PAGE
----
Communities blighted by anti-social behaviour will be able to force the police and authorities to take action under plans announced by Home Secretary Theresa May.
Under the proposal, victims who had been repeatedly ignored by police could compel officers to tackle yobs in their area.
Mrs May also announced that the widow of murdered father-of-three Garry Newlove will travel the country as the Government's "champion for active, safer communities".
She told the Conservative Party Conference that Helen Newlove, who was made a peer by David Cameron after the general election, will visit areas affected by anti-social behaviour.
The move to increase the public's power to force the authorities to take action follows the case of Fiona Pilkington, who killed herself and severely disabled daughter Francecca in October 2007 after suffering years of torment at the hands of yobs in Barwell, Leicestershire.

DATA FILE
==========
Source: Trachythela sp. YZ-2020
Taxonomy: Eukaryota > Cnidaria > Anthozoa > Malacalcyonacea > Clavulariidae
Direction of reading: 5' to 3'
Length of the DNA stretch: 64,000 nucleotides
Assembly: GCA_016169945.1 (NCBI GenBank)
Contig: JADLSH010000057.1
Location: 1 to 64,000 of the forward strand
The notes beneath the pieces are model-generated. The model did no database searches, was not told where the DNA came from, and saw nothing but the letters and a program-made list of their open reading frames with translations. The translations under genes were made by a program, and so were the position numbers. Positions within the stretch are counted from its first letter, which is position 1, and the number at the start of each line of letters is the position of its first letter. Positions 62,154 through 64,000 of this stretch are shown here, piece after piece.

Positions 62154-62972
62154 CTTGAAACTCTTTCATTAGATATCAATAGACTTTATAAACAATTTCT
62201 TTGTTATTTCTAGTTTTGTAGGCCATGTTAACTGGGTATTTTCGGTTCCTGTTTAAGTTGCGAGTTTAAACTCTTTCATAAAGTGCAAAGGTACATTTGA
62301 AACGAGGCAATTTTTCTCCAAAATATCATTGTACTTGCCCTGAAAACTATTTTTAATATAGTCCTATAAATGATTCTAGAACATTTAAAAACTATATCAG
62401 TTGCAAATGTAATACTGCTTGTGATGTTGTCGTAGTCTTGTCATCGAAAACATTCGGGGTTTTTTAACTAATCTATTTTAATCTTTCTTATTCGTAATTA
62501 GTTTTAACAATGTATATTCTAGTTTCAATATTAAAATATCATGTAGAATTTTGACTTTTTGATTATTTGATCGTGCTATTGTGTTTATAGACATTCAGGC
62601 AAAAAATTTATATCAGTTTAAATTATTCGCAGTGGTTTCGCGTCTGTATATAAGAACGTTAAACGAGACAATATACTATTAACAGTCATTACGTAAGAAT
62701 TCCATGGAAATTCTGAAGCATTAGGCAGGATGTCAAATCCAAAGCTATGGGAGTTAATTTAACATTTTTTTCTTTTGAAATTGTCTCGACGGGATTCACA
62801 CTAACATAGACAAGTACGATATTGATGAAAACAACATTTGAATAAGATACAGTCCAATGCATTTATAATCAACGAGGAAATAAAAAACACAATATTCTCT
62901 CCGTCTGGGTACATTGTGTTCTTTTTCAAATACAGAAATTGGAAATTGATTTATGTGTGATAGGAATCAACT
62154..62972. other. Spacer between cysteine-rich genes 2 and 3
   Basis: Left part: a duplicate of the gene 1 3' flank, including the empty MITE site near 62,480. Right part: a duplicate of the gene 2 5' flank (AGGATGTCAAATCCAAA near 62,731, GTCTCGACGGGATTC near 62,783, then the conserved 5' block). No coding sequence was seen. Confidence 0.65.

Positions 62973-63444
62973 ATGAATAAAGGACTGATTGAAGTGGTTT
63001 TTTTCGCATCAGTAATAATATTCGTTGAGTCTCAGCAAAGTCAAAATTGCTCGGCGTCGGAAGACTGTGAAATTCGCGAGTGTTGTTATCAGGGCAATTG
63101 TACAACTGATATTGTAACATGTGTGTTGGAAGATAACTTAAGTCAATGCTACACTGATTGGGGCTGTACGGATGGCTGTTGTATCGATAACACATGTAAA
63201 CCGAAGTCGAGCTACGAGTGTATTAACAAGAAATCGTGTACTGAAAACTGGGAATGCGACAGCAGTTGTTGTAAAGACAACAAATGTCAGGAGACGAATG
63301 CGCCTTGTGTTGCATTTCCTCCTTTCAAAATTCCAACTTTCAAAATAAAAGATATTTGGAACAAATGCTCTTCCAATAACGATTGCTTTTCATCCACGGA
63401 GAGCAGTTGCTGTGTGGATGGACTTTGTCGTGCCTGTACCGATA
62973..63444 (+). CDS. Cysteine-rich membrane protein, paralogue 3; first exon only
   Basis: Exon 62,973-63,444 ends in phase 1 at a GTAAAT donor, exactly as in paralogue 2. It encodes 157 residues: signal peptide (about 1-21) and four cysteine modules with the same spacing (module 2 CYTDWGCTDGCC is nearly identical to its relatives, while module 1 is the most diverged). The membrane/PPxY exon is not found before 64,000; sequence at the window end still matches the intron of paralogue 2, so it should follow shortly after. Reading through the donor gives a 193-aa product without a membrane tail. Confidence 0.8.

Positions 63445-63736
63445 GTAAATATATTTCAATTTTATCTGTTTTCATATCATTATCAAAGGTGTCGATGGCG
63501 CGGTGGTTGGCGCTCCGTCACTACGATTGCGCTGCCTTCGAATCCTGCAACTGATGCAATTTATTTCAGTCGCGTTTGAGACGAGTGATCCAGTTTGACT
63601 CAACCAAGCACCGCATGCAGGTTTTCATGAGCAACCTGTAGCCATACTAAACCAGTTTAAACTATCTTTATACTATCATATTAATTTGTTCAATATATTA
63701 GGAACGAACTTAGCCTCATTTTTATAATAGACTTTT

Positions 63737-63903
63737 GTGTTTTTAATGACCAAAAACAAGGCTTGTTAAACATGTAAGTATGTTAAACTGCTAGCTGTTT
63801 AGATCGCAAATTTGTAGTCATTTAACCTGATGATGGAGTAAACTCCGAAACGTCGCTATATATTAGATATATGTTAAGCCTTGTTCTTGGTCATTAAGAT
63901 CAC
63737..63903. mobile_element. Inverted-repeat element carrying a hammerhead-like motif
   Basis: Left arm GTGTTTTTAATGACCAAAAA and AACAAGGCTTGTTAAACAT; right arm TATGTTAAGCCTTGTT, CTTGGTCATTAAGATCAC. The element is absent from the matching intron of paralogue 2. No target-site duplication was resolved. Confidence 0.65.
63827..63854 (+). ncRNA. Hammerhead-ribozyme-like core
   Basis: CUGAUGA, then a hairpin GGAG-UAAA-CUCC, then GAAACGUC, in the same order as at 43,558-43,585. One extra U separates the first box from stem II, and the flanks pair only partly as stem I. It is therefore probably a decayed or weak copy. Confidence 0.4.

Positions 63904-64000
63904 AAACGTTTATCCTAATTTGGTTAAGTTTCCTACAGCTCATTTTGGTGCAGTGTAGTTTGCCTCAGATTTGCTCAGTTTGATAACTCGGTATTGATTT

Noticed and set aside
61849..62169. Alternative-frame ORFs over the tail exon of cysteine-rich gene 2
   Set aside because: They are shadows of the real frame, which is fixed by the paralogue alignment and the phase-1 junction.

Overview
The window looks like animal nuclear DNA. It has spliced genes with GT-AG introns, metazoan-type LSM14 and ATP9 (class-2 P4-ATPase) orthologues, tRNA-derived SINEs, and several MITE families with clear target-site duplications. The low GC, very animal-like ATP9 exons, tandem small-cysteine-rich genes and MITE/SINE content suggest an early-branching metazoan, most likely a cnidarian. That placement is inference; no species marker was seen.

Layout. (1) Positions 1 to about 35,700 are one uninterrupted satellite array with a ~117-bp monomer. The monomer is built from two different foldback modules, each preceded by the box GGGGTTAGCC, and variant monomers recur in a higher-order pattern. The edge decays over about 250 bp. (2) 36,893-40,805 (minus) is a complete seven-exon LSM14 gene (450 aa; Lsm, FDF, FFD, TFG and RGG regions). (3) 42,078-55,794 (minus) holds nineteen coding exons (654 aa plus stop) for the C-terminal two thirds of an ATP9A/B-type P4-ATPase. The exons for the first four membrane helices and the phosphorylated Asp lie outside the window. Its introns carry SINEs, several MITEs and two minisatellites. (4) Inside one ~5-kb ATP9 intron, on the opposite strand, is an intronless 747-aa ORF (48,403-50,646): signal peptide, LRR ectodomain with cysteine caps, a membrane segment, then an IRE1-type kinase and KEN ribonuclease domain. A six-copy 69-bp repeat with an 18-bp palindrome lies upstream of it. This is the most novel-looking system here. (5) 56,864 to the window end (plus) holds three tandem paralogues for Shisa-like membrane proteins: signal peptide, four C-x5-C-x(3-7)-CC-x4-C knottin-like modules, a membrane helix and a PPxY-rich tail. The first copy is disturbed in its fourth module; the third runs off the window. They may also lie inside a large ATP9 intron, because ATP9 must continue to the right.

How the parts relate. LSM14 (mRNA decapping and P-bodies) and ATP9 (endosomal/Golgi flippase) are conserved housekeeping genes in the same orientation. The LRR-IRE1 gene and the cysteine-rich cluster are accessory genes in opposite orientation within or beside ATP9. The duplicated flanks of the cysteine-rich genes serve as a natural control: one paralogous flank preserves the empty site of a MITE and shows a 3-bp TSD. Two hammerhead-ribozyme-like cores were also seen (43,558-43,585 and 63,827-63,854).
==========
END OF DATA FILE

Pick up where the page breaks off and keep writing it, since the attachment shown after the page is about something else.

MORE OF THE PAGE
Despite receiving 33 calls regarding Ms Pilkington, officers from Leicestershire Constabulary only visited her eight times and no-one was ever prosecuted.
Mrs May told the party conference in Birmingham the new power will form part of the reform of anti-social behaviour laws to replace Labour's "alphabet soup" of orders, including Asbos.
She said: "The new sanctions will give real redress to victims who are let down by the system.
"Too often we hear stories of victims who are passed from pillar to post, from the police to environmental services to the housing department before being passed back to the police again.
"We hear about victims who call the police on dozens of occasions but aren't taken seriously and in many cases are ignored altogether. So as part of our reforms to anti-social behaviour powers, we will give victims and communities the right to force the authorities to take action where they fail to do so."